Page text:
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The democratization of craft beer

May 02, 2015

Craft brewers are members of a fairly inclusive club.

With a handful of exceptions, the players in this field generally enjoy working together, collaborating on special brews and sharing recipes with each other. And that largesse isn't restricted to the fraternity of professionals. In many cases, brewers are happy to share their secrets with home brewers.

Recipe sharing is becoming more widespread as craft beer's footprint grows. And, in some cases, breweries are working with home brew outlets to put together kits for fans to make their own versions of their favorite beers - including Russian River's Pliny the Elder and several offerings from Rogue.

Over the past 18 months or so, my friend Bill has become an avid and skilled home brewer, so when I got my hands on the kit for BrewDog's Punk IPA, I turned it over to him to see how his version would compare to the original.

Bill knows his stuff - and the resulting gallon was a highly enjoyable IPA - but when doing a direct taste test between the two, we both agreed the Punk-produced version was much more complex and did a better job of bringing the hops forward.

That's, in part, why brewers are so open with their recipes. You can recreate a beer to a certain extent at home, but it never tastes quite the same as the professional version, no matter how good a home brewer you might be. The techniques, mash temperature, yeast strain, equipment and even the water used can all make significant differences in the taste of the final product (though what you end up with often isn't half bad either).

"It's actually quite difficult to recreate someone's recipe. so we don't feel there's an enormous [business] risk," says Veronica Vega, a brewer at Deschutes. "You're just developing a relationship with people that are in love with your brand and they want to attempt the process at home."

Because the craft beer industry largely started with home brewers, the pros say they feel it's important to help out the people who are just getting started - and encourage them to keep experimenting.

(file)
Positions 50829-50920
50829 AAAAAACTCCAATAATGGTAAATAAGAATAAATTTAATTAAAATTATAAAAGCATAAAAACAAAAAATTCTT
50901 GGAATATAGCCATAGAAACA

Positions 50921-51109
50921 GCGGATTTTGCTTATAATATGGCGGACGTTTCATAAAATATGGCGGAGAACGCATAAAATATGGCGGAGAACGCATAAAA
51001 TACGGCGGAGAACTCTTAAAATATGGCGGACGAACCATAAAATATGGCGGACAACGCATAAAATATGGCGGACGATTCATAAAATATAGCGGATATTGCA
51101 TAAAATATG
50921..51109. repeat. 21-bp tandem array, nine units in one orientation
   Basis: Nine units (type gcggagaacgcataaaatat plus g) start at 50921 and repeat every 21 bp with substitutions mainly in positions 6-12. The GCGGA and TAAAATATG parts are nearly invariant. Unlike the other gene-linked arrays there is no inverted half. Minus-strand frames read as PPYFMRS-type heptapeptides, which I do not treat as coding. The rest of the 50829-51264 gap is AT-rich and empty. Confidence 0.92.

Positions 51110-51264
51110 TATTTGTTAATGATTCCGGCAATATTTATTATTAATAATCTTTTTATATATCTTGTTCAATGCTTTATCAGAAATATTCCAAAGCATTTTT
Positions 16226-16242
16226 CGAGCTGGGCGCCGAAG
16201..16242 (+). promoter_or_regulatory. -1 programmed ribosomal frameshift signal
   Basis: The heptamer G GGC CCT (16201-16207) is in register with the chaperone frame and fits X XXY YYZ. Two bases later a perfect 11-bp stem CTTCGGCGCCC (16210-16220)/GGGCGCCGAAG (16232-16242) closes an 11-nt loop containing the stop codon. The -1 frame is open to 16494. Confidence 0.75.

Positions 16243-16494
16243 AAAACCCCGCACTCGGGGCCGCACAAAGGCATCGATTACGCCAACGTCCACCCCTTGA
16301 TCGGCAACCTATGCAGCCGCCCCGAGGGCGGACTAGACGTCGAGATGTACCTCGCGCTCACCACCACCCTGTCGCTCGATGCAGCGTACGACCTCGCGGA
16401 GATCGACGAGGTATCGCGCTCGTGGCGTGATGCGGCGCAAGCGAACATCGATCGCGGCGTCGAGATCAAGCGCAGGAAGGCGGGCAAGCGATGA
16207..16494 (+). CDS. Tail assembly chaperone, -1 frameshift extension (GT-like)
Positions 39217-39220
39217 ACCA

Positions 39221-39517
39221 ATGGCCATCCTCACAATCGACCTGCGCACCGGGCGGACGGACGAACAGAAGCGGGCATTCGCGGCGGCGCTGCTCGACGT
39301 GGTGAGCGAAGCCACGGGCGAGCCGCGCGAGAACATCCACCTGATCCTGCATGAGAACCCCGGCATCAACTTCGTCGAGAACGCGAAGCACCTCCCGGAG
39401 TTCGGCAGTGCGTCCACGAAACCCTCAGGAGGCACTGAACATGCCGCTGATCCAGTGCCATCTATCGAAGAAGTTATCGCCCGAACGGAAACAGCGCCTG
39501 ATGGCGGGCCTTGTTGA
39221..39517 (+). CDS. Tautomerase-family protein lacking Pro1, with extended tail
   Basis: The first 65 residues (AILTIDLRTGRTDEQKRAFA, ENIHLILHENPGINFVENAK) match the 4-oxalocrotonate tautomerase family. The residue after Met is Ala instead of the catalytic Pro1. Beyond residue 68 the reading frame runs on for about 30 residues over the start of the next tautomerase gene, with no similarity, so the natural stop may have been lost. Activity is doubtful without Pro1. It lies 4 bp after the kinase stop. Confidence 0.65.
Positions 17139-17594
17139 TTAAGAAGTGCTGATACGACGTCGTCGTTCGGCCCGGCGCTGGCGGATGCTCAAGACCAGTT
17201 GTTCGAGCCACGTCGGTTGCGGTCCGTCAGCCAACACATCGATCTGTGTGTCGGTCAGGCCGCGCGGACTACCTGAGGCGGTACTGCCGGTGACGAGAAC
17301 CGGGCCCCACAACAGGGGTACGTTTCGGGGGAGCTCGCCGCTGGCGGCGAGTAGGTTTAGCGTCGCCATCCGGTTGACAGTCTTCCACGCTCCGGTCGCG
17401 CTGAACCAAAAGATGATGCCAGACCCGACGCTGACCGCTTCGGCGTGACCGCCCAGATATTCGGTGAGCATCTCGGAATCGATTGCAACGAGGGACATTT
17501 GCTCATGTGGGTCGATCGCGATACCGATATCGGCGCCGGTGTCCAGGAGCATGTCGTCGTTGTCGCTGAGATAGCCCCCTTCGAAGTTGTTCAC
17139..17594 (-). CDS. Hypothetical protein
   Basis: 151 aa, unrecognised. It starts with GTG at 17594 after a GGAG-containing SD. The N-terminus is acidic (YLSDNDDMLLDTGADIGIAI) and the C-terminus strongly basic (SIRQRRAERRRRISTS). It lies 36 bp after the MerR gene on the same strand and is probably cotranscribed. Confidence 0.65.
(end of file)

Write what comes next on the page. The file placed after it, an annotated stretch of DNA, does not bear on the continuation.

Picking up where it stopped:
After all, in trying to recreate (or tinker with) a beer they enjoy, a home brewer might come up with something new of their very own - and go on to launch his or her own brewery.

"Homebrewing is the lifeblood of our profession, and we want to support homebrewers," says Jeffrey Stuffings, founder of Jester King Brewery. "Making balanced, drinkable, nuanced beer can take a lot of time and discipline. Resisting the desire to speed up the process and cut corners is easier said than done. ... If someone is willing to undergo the time and discipline necessary to make good farmhouse ale, we salute them and know that their beer will improve the overall category."

If you're a home brewer, there are several breweries that actively encourage home brewers, offering tips, hints and their own recipes. Among them:

  • Avery Brewing Company - Recipes include the brewer's IPA, White Rascal Witbier, Salvation Belgian Golden Ale and Ellie’s Brown Ale.
  • Bell's Brewery - Bell's doesn't distribute the recipes for its own beers, but offers several from its staff including an oatmeal porter, a black IPA and a blonde ale.
  • Deschutes - Offers 18 recipes, including its Fresh Squeezed IPA, River Ale and Armory XPA.
  • Jester King - Head brewer Garrett Crowell has made it easy to get started on your own batch of Black Metal Imperial Stout, Commercial Suicide Dark Mild and Wytchmaker Rye IPA. Dig around on the company's website and you'll find Das Überkind Vieille Saison and possibly others.
  • Stone Brewing Co. - Stone, via its blog and outreach program, has shared recipes for discontinued beers, such as its original Pale Ale, Vertical Epic and Levitation Amber Ale.
  • Tin Whiskers Brewing Co. - The Minnesota brewer offers an ingredient list for its Short Circuit stout, Flip-Switch IPA, Schottky Pumpkin ale and Barrel Shifter wood aged porter, among others.
  • The White House - No, it's not a cleverly named brewery - the actual White House. After word of the quality of the Honey Ale and Honey Porter the president enjoys got out, a petition was floated asking for the recipe. The executive office was happy to share.

Trying to decide which beers to attempt at home? Here are our thoughts on a few of the originals.

Courtesy of BrewDog

BrewDog Punk IPA

Some IPAs, in an effort to stand out, load in so many hops that some drinkers are overwhelmed. Punk IPA gets the balance just right. There's very little bitterness on the finish of this highly carbonated, but smooth, IPA. The citrus notes are very pronounced - with a slight hint of pineapple. It's complex and has the feel of a session, which could be risky given its actual alcohol content. (ABV: 5.6%)

Courtesy of Avery

Avery White Rascal

A weissbier made in the Belgian style, the smell of spices hits you strong when you make your first pour - and imbue the beer as you drink it. The coriander is dominant, giving it a clove-like flavor (and maybe a hint of banana). Whether you like that spice will play a big role in whether you enjoy the beer. Like most Belgians, the yeast is pronounced in this as well. It's an easy-drinking, not overpowering offering. (ABV:5.6%)

Courtesy of Stone

Stone Pale Ale

You'll have to hurry to find this in stores, since Stone has discontinued this version and replaced it with 'Pale Ale 2.0', but it's worth the effort. It's a very solid ale, with a good blend of hops and grains up front and a bit of bitterness at the finish, though not too much. Crisp at first, it takes on almost a buttery quality, with a good sweetness to it. The mild carbonation makes it a very smooth beer to drink, regardless of the weather. (ABV: 5.4%)

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